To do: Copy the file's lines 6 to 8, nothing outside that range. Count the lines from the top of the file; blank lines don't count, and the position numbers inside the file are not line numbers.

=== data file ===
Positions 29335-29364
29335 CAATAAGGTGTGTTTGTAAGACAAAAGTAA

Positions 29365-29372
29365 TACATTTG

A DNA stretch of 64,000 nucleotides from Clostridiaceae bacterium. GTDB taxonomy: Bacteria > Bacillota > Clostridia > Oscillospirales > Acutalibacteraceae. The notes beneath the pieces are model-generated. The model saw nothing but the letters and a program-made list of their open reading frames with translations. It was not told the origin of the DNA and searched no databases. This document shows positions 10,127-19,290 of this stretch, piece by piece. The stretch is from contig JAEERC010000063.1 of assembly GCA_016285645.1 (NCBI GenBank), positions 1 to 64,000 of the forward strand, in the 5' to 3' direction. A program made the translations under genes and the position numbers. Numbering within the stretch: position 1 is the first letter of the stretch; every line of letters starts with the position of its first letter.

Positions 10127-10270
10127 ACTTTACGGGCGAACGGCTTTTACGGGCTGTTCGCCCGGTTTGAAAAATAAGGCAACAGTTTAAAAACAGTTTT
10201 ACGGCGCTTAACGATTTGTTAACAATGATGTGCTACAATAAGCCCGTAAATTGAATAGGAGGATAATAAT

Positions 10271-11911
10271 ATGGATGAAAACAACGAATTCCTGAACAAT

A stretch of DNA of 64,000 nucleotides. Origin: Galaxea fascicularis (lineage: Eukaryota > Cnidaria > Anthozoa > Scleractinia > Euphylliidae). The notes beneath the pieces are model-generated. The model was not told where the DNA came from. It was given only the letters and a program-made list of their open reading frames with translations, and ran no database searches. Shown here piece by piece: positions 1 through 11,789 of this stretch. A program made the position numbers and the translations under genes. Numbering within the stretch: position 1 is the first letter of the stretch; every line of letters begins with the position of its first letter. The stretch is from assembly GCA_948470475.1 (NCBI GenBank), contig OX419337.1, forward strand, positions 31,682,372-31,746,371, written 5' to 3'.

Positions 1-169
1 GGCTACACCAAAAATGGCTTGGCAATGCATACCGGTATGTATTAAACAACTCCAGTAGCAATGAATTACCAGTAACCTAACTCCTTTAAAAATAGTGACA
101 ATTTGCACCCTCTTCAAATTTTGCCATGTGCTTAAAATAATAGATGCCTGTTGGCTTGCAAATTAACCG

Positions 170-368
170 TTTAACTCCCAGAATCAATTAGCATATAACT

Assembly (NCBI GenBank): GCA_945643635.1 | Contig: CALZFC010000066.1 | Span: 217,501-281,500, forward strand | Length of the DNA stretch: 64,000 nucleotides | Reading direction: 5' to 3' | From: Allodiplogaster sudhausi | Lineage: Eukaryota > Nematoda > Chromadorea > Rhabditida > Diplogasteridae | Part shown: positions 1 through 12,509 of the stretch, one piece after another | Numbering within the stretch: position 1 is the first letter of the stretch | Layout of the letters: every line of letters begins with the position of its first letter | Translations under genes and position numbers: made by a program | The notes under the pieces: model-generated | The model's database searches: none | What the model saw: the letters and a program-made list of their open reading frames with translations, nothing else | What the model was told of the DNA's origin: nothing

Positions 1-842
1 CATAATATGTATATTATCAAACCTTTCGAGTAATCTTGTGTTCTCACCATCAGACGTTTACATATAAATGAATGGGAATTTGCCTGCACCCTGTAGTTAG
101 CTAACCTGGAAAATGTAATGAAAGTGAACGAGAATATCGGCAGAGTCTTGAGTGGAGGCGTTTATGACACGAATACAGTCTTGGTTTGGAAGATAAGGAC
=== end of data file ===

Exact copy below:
Positions 10127-10270
10127 ACTTTACGGGCGAACGGCTTTTACGGGCTGTTCGCCCGGTTTGAAAAATAAGGCAACAGTTTAAAAACAGTTTT
10201 ACGGCGCTTAACGATTTGTTAACAATGATGTGCTACAATAAGCCCGTAAATTGAATAGGAGGATAATAAT